Kaloula picta is colloquially referred to as the painted narrowmouth toad because of its intricate dorsal markings and slender mouth. Kaloula picta is also sometimes called the slender-digit chorus frog because it possesses skinny toes without widened terminal toe pads (Inger 1954).
Blackburn, D. C., Siler, C. D., Diesmos, A. C., McGuire, J. A., Cannatella, D. C., Brown, R. M. (2013). ''An Adaptive Radiation of Frogs in a Southeast Asian Island Archipelago.'' Evolution, 67(9), 2631-646.
Brown, R. M., McGuire, J. A., Ferner, J. W., Icarangal, N., Kennedy, R. S. (2000). ''Amphibians and reptiles of Luzon Island, II: Preliminary report on the herpetofauna of Aurora Memorial National Park, Philippines.'' Hamadryad, 25(2), 175-195.
Diesmos, A. C., Brown, R. M., Alcala, A. C., and Guyer, C. (2002). ''New species of narrow-mouthed frog (Amphibia: Anura: Microhylidae; genus Kaloula) from the mountains of southern Luzon and Polillo Islands, Philippines.'' Copeia, 2002(4), 1037-1051.
Diesmos, A., Alcala, A., Brown, R., Afuang, L., Dolino, C., Gee, G., Hampson, K., Diesmos, M.L., Mallari, A., Ong, P., Paguntalan, L., Pedregosa, M., Ubaldo, D., Gutierrez, B. (2004). “Kaloula picta”. The IUCN Red List of Threatened Species 2004: e.T57854A11694467. http://dx.doi.org/10.2305/IUCN.UK.2004.RLTS.T57854A11694467.en. Downloaded on 22 February 2017.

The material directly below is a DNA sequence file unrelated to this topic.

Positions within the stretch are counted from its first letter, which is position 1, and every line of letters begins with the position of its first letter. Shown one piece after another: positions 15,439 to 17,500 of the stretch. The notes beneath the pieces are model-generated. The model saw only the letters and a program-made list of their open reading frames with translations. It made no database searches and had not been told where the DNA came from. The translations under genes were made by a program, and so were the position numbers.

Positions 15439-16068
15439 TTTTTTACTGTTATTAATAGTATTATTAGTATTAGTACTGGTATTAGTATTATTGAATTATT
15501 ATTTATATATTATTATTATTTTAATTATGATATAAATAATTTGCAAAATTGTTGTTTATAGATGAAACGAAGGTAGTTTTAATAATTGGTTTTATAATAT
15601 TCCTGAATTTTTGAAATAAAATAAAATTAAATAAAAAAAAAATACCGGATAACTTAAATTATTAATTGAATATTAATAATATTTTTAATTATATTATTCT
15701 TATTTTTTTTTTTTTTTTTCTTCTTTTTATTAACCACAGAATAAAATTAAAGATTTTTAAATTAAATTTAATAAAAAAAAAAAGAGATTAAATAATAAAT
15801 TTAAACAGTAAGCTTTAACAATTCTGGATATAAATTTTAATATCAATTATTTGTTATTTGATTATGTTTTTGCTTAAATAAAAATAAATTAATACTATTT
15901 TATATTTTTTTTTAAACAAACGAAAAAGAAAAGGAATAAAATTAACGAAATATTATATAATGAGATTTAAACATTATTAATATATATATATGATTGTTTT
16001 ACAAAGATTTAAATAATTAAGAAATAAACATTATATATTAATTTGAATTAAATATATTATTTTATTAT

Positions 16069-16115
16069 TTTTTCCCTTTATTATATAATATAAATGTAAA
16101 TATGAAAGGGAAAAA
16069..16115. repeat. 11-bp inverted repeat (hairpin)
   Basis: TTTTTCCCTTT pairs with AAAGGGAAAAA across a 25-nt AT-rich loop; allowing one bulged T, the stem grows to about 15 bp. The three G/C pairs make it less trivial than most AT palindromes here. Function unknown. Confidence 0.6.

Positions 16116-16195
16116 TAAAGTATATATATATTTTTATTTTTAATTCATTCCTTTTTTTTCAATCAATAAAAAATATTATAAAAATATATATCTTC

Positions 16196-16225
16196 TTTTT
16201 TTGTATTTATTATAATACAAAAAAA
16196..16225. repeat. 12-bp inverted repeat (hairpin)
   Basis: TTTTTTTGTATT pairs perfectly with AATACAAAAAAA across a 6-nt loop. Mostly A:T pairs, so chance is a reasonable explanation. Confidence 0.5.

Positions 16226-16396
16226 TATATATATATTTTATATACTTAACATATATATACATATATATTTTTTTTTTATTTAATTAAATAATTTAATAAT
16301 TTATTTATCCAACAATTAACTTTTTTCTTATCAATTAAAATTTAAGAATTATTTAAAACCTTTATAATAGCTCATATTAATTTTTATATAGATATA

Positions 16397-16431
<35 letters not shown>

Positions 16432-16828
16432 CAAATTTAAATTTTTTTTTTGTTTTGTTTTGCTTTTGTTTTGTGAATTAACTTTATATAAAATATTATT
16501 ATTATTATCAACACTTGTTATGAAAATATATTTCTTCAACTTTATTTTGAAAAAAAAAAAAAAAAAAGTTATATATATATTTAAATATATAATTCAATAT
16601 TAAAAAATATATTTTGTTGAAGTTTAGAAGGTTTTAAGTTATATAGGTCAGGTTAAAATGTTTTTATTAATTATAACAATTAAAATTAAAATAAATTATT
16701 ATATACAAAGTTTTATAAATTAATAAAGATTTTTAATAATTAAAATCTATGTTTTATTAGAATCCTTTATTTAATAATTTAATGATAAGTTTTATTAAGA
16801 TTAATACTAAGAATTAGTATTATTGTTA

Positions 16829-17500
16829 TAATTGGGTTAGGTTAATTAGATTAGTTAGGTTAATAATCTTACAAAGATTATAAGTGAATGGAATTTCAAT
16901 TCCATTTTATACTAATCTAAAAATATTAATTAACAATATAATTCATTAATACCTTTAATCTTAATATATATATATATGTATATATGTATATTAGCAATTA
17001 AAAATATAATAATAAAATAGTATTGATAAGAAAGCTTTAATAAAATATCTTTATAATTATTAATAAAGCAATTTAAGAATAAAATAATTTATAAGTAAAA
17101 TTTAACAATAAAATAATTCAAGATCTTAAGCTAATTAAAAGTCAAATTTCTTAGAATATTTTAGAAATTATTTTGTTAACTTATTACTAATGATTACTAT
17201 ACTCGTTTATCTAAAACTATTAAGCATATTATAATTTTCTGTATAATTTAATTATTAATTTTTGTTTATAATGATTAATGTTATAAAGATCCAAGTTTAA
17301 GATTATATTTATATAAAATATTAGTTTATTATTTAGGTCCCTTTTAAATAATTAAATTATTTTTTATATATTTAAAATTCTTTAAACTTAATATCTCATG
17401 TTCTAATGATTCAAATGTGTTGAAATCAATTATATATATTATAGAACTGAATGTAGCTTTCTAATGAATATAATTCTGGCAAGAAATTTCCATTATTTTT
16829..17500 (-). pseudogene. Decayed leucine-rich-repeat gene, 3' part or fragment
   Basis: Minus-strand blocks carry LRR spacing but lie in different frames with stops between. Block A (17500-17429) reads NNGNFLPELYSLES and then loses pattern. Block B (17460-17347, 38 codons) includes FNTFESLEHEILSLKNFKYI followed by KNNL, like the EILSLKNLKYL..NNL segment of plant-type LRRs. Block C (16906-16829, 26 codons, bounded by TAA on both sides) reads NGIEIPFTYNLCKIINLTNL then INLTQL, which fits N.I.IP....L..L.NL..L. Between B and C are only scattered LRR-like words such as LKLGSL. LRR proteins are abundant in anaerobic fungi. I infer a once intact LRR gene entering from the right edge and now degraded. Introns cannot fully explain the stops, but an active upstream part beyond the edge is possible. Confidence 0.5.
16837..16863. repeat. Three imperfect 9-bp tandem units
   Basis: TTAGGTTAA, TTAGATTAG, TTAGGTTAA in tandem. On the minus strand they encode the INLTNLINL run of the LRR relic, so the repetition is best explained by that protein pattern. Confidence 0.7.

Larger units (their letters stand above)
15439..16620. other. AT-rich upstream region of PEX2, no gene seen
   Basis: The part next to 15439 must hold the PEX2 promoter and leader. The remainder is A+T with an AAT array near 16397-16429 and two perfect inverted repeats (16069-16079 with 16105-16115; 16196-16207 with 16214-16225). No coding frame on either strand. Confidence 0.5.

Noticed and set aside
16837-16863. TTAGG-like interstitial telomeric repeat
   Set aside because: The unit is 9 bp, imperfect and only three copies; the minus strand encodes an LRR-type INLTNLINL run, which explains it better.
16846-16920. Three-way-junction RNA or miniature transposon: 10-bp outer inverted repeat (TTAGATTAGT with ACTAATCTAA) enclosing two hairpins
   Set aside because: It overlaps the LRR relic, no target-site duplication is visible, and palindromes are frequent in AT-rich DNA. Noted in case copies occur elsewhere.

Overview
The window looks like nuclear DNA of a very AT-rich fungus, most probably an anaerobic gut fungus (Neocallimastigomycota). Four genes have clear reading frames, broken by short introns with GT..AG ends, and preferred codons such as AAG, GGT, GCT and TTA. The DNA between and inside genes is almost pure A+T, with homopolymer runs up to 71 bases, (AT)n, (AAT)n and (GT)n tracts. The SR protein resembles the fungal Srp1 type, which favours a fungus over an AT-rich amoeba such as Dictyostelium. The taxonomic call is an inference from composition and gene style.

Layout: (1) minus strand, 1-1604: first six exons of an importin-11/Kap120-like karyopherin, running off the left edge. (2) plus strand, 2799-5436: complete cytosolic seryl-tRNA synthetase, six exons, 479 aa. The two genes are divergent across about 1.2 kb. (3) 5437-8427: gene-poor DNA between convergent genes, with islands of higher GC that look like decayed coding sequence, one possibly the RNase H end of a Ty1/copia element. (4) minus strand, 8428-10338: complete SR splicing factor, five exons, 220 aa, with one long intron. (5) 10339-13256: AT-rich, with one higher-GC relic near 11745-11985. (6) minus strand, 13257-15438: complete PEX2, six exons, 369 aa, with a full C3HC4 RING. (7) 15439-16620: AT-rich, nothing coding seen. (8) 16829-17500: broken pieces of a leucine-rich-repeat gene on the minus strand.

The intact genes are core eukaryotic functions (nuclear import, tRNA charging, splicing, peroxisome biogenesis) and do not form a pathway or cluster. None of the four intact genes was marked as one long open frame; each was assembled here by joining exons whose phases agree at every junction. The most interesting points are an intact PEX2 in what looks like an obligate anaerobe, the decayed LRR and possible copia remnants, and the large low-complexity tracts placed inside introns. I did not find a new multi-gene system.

Inger, R.F. (1954). ''Systematics and zoogeography of Philippine Amphibia.'' Fieldiana: Zool., 33, 184-531.
Taylor, E. H. (1966). Amphibians & Turtles of the Philippine Islands. A. Asher and Co., Amsterdam.
Thomas, E. O., Tsang, L, Licht, P. (1993). ''Comparative Histochemistry of the Sexually Dimorphic Skin Glands of Anuran Amphibians.'' Copeia, 1993(1), 133-143.
Originally submitted by: Rebecca Buer, Trevor Clark, Asha Pluton (first posted 2017-11-07)
Edited by: Ann T. Chang (2017-11-07)
Species Account Citation: AmphibiaWeb 2017 Kaloula picta: Slender-Digit Chorus Frog <https://amphibiaweb.org/species/2156> University of California, Berkeley, CA, USA. Accessed Dec 5, 2022.
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Citation: AmphibiaWeb. 2022. <https://amphibiaweb.org> University of California, Berkeley, CA, USA. Accessed 5 Dec 2022.